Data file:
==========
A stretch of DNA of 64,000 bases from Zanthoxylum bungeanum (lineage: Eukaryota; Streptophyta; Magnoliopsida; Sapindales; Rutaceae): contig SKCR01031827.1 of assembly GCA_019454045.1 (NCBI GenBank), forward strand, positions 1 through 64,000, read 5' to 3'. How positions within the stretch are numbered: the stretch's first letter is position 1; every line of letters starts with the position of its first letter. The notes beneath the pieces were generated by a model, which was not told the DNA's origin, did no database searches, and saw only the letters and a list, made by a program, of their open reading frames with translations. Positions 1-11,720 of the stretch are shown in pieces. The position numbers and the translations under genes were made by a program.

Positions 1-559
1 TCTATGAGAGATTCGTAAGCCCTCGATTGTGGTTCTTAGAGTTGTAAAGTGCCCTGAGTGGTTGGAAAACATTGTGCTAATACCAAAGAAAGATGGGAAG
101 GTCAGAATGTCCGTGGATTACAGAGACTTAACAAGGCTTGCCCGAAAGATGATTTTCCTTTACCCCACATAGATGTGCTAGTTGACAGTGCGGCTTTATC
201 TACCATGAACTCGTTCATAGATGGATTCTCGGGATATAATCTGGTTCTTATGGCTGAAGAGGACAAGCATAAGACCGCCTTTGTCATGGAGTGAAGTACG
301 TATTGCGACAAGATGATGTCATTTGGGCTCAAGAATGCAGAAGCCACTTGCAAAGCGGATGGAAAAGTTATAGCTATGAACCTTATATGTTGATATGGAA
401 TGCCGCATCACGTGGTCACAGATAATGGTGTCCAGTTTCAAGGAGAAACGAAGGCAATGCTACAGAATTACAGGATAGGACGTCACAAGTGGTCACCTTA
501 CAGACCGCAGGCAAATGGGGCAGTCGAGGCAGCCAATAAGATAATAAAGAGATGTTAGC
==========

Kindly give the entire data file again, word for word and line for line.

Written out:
A stretch of DNA of 64,000 bases from Zanthoxylum bungeanum (lineage: Eukaryota; Streptophyta; Magnoliopsida; Sapindales; Rutaceae): contig SKCR01031827.1 of assembly GCA_019454045.1 (NCBI GenBank), forward strand, positions 1 through 64,000, read 5' to 3'. How positions within the stretch are numbered: the stretch's first letter is position 1; every line of letters starts with the position of its first letter. The notes beneath the pieces were generated by a model, which was not told the DNA's origin, did no database searches, and saw only the letters and a list, made by a program, of their open reading frames with translations. Positions 1-11,720 of the stretch are shown in pieces. The position numbers and the translations under genes were made by a program.

Positions 1-559
1 TCTATGAGAGATTCGTAAGCCCTCGATTGTGGTTCTTAGAGTTGTAAAGTGCCCTGAGTGGTTGGAAAACATTGTGCTAATACCAAAGAAAGATGGGAAG
101 GTCAGAATGTCCGTGGATTACAGAGACTTAACAAGGCTTGCCCGAAAGATGATTTTCCTTTACCCCACATAGATGTGCTAGTTGACAGTGCGGCTTTATC
201 TACCATGAACTCGTTCATAGATGGATTCTCGGGATATAATCTGGTTCTTATGGCTGAAGAGGACAAGCATAAGACCGCCTTTGTCATGGAGTGAAGTACG
301 TATTGCGACAAGATGATGTCATTTGGGCTCAAGAATGCAGAAGCCACTTGCAAAGCGGATGGAAAAGTTATAGCTATGAACCTTATATGTTGATATGGAA
401 TGCCGCATCACGTGGTCACAGATAATGGTGTCCAGTTTCAAGGAGAAACGAAGGCAATGCTACAGAATTACAGGATAGGACGTCACAAGTGGTCACCTTA
501 CAGACCGCAGGCAAATGGGGCAGTCGAGGCAGCCAATAAGATAATAAAGAGATGTTAGC